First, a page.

SAN DIEGO — Orioles executive vice president/general manager Mike Elias said this week at baseball’s winter meetings that red flags in a potential free agent or trade acquisition’s background, depending on their degree, could be disqualifying.
With the Orioles’ middle infield needs as significant as they are, there’s been speculation that former Chicago Cubs All-Star shortstop Addison Russell could be an option on a short-term deal. Russell was suspended for part of 2018 and 2019 under MLB’s Joint Domestic Violence, Sexual Assault and Child Abuse Policy for allegations made by his wife.
“I think we always look at that in any case,” Elias said. “We’re always looking at case-by-case aspects about players’ backgrounds and reputations and makeup, and we would generally speaking weigh that into the evaluation. But that said, I do think there are certain degrees of background issues that can and would rule out players for us in any market.”
While players in similar circumstances have been given chances to continue their career — Houston Astros closer Roberto Osuna was acquired in 2018 while suspended under the same policy — Elias seemed to indicate the relative low stakes of the 2020 Orioles season wouldn’t sway a decision on such a player one way or another.
In that sense, the fact that the Orioles won’t be contending could be interpreted as a signal that they can take a risk on such a player, or that a player with any kind of red flags wouldn’t be worth the risk for a team with such modest ambitions anyway.
Baltimore as a sports town is no stranger to such questions after the charges against Ravens running back Ray Rice for domestic violence in 2014, an episode that brought violence against women to the forefront in sports locally and nationally.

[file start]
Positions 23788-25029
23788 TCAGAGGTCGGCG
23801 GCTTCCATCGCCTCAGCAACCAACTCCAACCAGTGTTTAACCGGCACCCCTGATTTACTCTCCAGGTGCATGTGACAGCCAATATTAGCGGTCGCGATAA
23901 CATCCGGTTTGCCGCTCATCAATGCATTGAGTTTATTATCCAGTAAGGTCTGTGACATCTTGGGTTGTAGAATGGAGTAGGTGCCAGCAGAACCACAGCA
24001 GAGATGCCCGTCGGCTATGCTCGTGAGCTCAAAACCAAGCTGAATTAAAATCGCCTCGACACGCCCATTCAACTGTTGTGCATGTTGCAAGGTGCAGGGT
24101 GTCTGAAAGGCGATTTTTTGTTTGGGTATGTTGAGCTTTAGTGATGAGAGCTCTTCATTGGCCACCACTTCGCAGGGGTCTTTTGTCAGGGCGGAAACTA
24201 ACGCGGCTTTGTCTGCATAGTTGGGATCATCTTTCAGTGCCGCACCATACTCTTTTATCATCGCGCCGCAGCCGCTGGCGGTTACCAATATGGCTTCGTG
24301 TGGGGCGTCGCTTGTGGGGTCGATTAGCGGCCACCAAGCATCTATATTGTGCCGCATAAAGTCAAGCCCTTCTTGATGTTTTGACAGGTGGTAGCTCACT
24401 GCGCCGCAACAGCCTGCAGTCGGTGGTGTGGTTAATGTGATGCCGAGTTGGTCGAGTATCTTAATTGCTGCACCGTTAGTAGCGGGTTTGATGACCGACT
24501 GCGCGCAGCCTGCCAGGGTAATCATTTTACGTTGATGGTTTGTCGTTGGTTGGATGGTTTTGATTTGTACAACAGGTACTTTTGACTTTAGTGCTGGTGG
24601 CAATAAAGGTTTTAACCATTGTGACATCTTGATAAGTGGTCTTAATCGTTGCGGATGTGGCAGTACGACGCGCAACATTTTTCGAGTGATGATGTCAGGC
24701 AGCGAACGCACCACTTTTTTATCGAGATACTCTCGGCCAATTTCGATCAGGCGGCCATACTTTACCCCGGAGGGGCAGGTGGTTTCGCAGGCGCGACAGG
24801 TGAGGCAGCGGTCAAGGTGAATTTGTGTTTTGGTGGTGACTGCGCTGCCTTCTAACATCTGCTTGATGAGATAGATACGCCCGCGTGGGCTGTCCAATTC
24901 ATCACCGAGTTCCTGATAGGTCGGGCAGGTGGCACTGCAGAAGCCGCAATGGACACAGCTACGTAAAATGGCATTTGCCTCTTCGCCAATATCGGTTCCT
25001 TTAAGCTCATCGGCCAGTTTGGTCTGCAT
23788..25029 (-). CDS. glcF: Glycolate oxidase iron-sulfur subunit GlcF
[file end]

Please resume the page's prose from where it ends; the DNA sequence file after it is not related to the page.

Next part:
MLB announcements on drugs, draft
Major League Baseball announced Thursday that minor league players would no longer be subject to testing for marijuana, effective at the beginning of spring training.
The decision to remove marijuana from the drug of abuse category in drug testing puts the minor league system on the same level as the major league system in that respect, while all players going forward will be tested for opioids, fentanyl, cocaine and synthetic THC. Those testing positive will only face discipline if they fail to cooperate with an evaluation and treatment program.
Additionally, commissioner Rob Manfred announced this week that the MLB Draft will be held in Omaha, Nebraska, in concert with the College World Series in June. Instead of beginning on Monday, June 8, it will begin Wednesday, June 10 to accommodate players who are still competing in their collegiate seasons.
“I want to thank NCAA President Mark Emmert for his cooperation and participation in this,” Manfred said. “Obviously you know I've been working on this for a while, but we think that for NCAA and Major League Baseball, we've got to a solution that's good for everybody and really good for the game.”
Oriole Bird a Hall of Famer
The Oriole Bird, the recognizable mascot of the Orioles, was named part of the four-member Class of 2020 for the National Mascot Hall of Fame in Whiting, Indiana.
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At the June 14 induction ceremony, the Oriole Bird will be joined in the class of inductees by Youppi! of the Montreal Canadiens, Boomer of the Indiana Pacers, and Blue of the Indianapolis Colts.